Supporting the farm is the Smart Ag Innovation Centre, a technology hub for analyzing data and planning future growing seasons. The centre, housed in what used to be president’s residence, includes an investment lab where startups can hold virtual meetings with venture capitalists using tools such as Google Meet and Google Jamboard.
This season, the Smart Farm will expand across the full 1,800 acres that make up the Olds College farm, said Bradley, and try out different networks such as Sigfox and LoRaWAN, known as low power wide area networks. These enable connected devices to communicate over large geographical areas using less energy than traditional cellular technology, and could address the crucial problem of poor Internet connectivity on farms.
“If you go out in the middle of a quarter section and you can’t get cell reception or Internet connectivity, your ability to use technology is really limited,” notes Cullum.
“It’s like having a kitchen full of great appliances, but they don’t have any power.”
Bradley said the college wants to invite producers and others in the industry to learn along with them, and “for folks not to be daunted by it. There’s a lot of resources out there and we’re one of them.
“The speed of agricultural technology innovation is increasing exponentially. None of us are experts in all of it, so we’re kind of on that learning journey along with everybody else.”
With that goal in mind, Olds College is holding an AgSmart show Aug. 13th and 14th focused on data and tech.
The need for students to gain expertise is a big part of what drives James Benkie, dean of program development in agriculture technology, as he works to develop three new academic programs in the ag-tech field.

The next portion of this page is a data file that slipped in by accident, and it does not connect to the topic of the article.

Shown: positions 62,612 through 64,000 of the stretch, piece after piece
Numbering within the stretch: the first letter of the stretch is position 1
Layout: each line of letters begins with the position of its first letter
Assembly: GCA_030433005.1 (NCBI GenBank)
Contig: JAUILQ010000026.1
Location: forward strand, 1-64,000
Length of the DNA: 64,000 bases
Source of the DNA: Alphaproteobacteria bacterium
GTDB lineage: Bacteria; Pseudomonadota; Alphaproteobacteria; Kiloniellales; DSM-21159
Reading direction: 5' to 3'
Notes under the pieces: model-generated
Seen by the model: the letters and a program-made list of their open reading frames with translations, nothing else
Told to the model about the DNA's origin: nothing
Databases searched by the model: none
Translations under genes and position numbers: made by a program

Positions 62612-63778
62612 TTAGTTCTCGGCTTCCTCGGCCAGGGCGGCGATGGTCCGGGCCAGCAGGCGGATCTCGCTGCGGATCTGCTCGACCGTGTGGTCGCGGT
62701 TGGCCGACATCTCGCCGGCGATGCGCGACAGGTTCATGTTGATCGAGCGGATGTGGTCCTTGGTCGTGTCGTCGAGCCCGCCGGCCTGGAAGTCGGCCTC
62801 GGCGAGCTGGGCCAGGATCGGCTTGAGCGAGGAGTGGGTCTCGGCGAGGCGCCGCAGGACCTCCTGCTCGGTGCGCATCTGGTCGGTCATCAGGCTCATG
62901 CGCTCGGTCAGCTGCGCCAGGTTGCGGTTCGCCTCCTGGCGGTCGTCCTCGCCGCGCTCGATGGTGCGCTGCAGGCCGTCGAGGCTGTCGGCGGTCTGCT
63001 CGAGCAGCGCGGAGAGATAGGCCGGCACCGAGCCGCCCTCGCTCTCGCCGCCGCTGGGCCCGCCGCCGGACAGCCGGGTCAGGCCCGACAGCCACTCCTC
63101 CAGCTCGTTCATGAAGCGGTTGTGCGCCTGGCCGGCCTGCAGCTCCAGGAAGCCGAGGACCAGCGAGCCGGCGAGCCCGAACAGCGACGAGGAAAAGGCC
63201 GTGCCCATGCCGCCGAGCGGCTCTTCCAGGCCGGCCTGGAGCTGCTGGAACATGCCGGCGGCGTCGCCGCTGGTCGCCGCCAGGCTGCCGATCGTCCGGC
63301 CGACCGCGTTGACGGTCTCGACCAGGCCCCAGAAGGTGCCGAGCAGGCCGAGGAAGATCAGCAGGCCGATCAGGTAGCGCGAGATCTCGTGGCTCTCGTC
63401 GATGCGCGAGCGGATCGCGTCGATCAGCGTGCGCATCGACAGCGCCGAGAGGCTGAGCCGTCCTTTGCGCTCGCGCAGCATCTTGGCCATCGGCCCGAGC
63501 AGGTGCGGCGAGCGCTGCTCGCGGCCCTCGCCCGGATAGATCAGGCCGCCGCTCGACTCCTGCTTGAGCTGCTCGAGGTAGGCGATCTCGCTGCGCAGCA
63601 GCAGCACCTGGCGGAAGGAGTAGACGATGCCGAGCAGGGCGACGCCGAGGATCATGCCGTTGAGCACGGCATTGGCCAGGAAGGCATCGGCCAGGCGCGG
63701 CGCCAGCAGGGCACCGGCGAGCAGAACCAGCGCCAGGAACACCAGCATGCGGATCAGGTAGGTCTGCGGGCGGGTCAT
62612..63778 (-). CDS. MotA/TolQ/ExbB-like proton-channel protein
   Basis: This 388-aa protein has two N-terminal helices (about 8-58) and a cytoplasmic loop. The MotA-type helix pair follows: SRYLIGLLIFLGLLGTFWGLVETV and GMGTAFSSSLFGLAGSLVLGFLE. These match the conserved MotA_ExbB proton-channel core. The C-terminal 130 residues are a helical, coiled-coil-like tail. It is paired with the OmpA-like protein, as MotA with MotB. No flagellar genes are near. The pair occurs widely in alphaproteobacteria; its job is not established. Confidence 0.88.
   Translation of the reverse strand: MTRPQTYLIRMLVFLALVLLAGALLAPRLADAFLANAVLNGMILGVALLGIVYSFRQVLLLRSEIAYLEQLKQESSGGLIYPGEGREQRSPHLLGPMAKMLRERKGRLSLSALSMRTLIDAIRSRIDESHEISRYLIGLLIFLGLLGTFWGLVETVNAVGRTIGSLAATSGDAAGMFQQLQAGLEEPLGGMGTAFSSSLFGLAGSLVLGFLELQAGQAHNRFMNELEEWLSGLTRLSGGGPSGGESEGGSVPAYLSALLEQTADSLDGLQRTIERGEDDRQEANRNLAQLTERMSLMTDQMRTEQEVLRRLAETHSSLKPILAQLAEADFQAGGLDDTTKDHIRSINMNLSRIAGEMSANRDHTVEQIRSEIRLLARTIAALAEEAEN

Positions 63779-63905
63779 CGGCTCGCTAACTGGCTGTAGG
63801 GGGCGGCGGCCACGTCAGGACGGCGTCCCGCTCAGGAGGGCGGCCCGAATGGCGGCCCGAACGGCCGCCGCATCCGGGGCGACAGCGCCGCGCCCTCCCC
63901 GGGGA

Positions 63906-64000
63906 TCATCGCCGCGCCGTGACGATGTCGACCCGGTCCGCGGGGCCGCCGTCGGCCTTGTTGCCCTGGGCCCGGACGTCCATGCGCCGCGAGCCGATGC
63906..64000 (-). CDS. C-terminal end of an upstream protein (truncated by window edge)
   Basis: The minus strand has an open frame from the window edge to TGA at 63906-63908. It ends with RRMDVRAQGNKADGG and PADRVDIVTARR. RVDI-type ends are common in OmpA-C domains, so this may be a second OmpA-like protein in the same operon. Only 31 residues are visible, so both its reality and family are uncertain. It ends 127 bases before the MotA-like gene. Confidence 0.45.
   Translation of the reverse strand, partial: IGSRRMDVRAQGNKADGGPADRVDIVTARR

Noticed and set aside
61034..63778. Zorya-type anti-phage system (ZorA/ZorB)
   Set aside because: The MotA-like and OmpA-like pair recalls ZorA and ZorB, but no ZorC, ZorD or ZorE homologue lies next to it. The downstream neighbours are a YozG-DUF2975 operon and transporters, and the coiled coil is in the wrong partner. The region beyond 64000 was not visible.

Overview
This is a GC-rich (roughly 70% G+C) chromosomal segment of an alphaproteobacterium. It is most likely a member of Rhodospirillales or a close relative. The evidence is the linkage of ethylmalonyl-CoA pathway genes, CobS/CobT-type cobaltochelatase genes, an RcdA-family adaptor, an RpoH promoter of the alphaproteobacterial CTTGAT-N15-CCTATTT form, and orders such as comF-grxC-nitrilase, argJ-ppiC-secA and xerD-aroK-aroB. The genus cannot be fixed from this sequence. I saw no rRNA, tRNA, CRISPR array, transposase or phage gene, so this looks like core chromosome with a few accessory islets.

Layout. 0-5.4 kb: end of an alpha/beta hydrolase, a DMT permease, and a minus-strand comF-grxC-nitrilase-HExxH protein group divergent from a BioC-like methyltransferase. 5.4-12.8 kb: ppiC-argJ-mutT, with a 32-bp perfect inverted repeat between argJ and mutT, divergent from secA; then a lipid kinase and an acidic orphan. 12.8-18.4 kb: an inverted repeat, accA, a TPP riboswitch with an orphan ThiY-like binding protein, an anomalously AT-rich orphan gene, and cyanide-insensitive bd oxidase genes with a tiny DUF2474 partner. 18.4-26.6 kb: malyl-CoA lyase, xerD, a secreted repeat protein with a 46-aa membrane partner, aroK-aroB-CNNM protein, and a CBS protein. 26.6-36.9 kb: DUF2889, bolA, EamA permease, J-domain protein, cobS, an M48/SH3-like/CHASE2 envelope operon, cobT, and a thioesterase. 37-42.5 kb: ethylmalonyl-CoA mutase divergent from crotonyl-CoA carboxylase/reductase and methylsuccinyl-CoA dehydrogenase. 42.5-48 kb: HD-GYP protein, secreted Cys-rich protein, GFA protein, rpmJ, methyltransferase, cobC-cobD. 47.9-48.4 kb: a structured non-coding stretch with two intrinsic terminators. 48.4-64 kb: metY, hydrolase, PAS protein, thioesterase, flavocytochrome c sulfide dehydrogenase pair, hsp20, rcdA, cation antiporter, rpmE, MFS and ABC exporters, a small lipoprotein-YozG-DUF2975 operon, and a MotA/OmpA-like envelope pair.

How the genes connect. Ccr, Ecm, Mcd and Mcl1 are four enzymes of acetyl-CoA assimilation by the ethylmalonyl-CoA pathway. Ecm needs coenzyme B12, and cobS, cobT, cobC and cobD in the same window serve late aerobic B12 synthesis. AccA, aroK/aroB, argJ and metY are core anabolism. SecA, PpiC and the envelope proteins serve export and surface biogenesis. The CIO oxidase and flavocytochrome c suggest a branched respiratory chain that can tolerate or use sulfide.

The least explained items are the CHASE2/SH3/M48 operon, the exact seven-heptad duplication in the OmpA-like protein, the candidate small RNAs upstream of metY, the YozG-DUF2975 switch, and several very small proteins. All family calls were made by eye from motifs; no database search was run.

The first, a post-diploma certificate in agriculture technology integration, has just been approved by the provincial government and will begin accepting applications this October, with its first cohort of 30 students starting in September 2020. The college is also developing a diploma in precision agriculture and a bachelor’s degree program in the field, although both of those credentials are still in the proposal phase.
Benkie, who has a tech background but comes from a long line of Alberta farmers, cautions that technology isn’t a silver bullet for every problem. “Agriculture is always agriculture. Technology is a tool to help us be better at what we do.”
Ag graduates of the future need to have the agility to thrive in this new landscape – to emerge as AI specialists and IT specialists as well as people who know how to raise cattle and grow crops.
Farmers, while a pragmatic and skeptical lot, have historically been the quickest group in Canada to adopt new technology, says Froehlich – noting it’s difficult now to imagine a farming operation now without GPS or plant-protection technology.
“Most of our farmers and ranchers out there do already operate smart farms. If they can see there is a benefit, they’re not timid about it.”
Smart ag, says Cullum, is really about producing more while using less – using technology and science to increase productivity while reducing the use of inputs such as water and chemicals.
The Smart Farm might be on the cutting edge of new technology, but it fits right into the mandate Olds College has held since its inception.
“We started as a demonstration farm, a place where things could be tried, tested and demonstrated,” said Cullum.
“Fast forward 100 years and we still need to be a demonstration farm for how technology is applied. Olds College has a fundamental role to play with the talent needed to support that and create the environment needed to support the industry in that way.
“It’s a really exciting time in agriculture. This is a critical industry for feeding our world.”
This story is part of a series on post-secondary institutions in Alberta:
Eliza Barlow is a freelance writer who works for Taproot Publishing, Avenue Edmonton, EnergyExchange, Journal of Commerce, techlife, BioZine and New Trail.
Posted April 9, 2019